As we already know, if the input voltage, VIN, is a fixed DC voltage, capacitor C will charge through resistor R, after which there will be no charging current and therefore no output voltage, VOUT. If VIN changes very slowly, C will charge or discharge with the changes, and again VOUT will be vanishingly small or zero. However, if VIN changes very rapidly, C won't have time to charge or discharge through R, so VOUT is the same as VIN. In this way, this particular circuit will block low frequencies while passing high frequencies without affecting them. Accordingly, this circuit is known as a first-order high-pass filter.
Two basic questions need to be asked about this circuit:
The boundary line in question is somewhat arbitrary, because there is no clear frequency such that all signals above it are passed intact, while all signals below that frequency are entirely blocked. Rather, there will be a "transition zone," or range of frequencies, over which the input signal will be partially transmitted to the output.
Nevertheless, we must select some specific frequency such that we can say (for the high-pass filter) that all signals above this frequency will be passed without appreciable loss, while all signals below this frequency will be blocked to a significant extent. This frequency will be designated as the cutoff frequency (often designated fCO) for our filter.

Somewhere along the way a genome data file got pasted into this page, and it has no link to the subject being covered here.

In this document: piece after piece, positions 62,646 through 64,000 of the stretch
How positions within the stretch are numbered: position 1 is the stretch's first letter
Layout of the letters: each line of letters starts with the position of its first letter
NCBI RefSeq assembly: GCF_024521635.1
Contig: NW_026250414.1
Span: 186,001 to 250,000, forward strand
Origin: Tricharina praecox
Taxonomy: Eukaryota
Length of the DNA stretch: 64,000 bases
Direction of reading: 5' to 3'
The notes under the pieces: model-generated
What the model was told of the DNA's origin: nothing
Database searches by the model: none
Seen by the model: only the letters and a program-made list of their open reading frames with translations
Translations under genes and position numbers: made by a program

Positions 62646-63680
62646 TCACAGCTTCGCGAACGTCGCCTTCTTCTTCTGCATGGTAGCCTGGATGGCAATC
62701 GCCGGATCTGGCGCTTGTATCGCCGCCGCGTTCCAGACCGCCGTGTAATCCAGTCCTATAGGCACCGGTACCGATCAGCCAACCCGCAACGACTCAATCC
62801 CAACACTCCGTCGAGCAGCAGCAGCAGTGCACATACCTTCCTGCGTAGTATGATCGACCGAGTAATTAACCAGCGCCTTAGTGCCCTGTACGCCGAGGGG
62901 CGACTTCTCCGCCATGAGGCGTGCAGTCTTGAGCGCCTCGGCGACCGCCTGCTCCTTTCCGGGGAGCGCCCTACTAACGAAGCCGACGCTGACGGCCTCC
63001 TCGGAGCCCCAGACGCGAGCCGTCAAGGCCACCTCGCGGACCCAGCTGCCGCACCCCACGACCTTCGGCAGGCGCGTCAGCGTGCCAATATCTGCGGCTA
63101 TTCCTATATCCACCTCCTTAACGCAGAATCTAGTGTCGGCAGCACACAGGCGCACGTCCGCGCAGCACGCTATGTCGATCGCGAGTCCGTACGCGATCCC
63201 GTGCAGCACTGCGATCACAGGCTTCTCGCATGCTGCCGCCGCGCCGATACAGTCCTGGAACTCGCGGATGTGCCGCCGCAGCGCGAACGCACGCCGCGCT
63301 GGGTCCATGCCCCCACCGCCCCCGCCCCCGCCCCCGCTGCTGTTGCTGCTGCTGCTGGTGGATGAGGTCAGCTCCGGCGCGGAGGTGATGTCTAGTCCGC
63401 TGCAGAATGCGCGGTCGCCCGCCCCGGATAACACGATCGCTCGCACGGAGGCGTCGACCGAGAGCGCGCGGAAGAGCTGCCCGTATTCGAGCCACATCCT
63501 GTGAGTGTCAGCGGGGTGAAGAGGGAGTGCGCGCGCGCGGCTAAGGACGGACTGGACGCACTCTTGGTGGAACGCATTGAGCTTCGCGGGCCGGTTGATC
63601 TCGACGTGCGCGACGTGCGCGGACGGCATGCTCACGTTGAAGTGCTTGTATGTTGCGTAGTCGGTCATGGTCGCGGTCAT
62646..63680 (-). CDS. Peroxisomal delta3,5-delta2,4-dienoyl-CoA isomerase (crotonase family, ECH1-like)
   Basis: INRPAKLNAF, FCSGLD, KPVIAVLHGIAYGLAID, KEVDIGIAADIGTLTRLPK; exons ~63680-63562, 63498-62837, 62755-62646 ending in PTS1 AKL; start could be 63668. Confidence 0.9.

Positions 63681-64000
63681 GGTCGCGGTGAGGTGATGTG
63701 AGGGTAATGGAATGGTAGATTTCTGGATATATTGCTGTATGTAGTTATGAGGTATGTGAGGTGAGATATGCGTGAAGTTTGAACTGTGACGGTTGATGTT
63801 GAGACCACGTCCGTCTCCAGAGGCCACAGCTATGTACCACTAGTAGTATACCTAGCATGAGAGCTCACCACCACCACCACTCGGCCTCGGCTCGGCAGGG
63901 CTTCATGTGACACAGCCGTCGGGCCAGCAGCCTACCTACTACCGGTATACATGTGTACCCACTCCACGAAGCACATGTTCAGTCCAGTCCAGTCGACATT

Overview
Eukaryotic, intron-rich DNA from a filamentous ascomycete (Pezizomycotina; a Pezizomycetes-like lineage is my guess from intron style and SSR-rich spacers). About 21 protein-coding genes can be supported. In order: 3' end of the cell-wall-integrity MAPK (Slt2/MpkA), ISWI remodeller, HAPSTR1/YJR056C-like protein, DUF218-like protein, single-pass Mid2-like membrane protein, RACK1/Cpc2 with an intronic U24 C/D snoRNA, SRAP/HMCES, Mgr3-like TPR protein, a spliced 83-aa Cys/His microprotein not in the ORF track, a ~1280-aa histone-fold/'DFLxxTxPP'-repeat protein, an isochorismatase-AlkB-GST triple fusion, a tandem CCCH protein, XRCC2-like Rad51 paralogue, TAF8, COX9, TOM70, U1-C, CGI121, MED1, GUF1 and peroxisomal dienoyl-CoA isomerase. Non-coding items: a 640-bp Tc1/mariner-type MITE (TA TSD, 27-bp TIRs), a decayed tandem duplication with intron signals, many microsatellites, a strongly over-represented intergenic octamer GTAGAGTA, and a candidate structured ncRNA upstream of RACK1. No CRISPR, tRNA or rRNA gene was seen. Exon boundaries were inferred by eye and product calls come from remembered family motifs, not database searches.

We have already noted that for very high frequencies there will be no appreciable voltage drop across the capacitor, while for very low frequencies there will be no appreciable voltage drop across the resistor. The transition zone, then, must be in between these extremes, where some of the signal voltage will be dropped across each of the components. And the logical place to start is to set the cutoff frequency at the point where the voltage drops across the two components are the same. As you should recall from previous pages in this group, this is also the frequency at which XC = R.
The cutoff frequency is also the frequency at which half of the power in the input signal is absorbed by the filter, and only the other half makes it to the output. Therefore, it is sometimes known as the half power frequency, although that designation is no longer used as much as it was in the past.
We have already seen that the ac voltage and current are 90° out of phase with each other in an inductance or capacitance, and that the phase relationship between voltage and current varies between zero and 90° in an RL or RC circuit. In the case of our RC circuit above, current will lead voltage by some phase angle that will be determined by the values of the components and the frequency of the signal. Therefore the output voltage, which will be in phase with the current through R, will lead the input voltage by that phase angle.